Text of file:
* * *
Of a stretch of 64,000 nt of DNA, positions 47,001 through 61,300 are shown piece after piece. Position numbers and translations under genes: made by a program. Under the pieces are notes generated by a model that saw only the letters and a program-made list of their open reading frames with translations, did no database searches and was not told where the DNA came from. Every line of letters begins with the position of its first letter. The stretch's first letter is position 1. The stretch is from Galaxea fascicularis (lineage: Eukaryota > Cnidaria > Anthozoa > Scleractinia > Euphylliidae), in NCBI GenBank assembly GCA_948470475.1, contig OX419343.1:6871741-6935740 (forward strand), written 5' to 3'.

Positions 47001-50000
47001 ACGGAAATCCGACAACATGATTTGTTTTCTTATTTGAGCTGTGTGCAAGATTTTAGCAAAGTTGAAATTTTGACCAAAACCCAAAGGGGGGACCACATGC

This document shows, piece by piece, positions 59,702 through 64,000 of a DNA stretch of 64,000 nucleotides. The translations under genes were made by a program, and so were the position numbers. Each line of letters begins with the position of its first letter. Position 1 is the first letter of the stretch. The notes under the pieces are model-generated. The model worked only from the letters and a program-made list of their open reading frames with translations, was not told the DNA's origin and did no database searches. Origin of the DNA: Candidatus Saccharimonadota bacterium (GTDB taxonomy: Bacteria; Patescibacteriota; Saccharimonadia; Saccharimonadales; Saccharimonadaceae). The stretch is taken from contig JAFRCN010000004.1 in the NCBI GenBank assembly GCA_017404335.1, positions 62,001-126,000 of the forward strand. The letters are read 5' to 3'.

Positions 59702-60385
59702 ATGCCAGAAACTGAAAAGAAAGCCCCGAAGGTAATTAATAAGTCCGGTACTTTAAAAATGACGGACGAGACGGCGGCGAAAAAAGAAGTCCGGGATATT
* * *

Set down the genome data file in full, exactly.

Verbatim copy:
Of a stretch of 64,000 nt of DNA, positions 47,001 through 61,300 are shown piece after piece. Position numbers and translations under genes: made by a program. Under the pieces are notes generated by a model that saw only the letters and a program-made list of their open reading frames with translations, did no database searches and was not told where the DNA came from. Every line of letters begins with the position of its first letter. The stretch's first letter is position 1. The stretch is from Galaxea fascicularis (lineage: Eukaryota > Cnidaria > Anthozoa > Scleractinia > Euphylliidae), in NCBI GenBank assembly GCA_948470475.1, contig OX419343.1:6871741-6935740 (forward strand), written 5' to 3'.

Positions 47001-50000
47001 ACGGAAATCCGACAACATGATTTGTTTTCTTATTTGAGCTGTGTGCAAGATTTTAGCAAAGTTGAAATTTTGACCAAAACCCAAAGGGGGGACCACATGC

This document shows, piece by piece, positions 59,702 through 64,000 of a DNA stretch of 64,000 nucleotides. The translations under genes were made by a program, and so were the position numbers. Each line of letters begins with the position of its first letter. Position 1 is the first letter of the stretch. The notes under the pieces are model-generated. The model worked only from the letters and a program-made list of their open reading frames with translations, was not told the DNA's origin and did no database searches. Origin of the DNA: Candidatus Saccharimonadota bacterium (GTDB taxonomy: Bacteria; Patescibacteriota; Saccharimonadia; Saccharimonadales; Saccharimonadaceae). The stretch is taken from contig JAFRCN010000004.1 in the NCBI GenBank assembly GCA_017404335.1, positions 62,001-126,000 of the forward strand. The letters are read 5' to 3'.

Positions 59702-60385
59702 ATGCCAGAAACTGAAAAGAAAGCCCCGAAGGTAATTAATAAGTCCGGTACTTTAAAAATGACGGACGAGACGGCGGCGAAAAAAGAAGTCCGGGATATT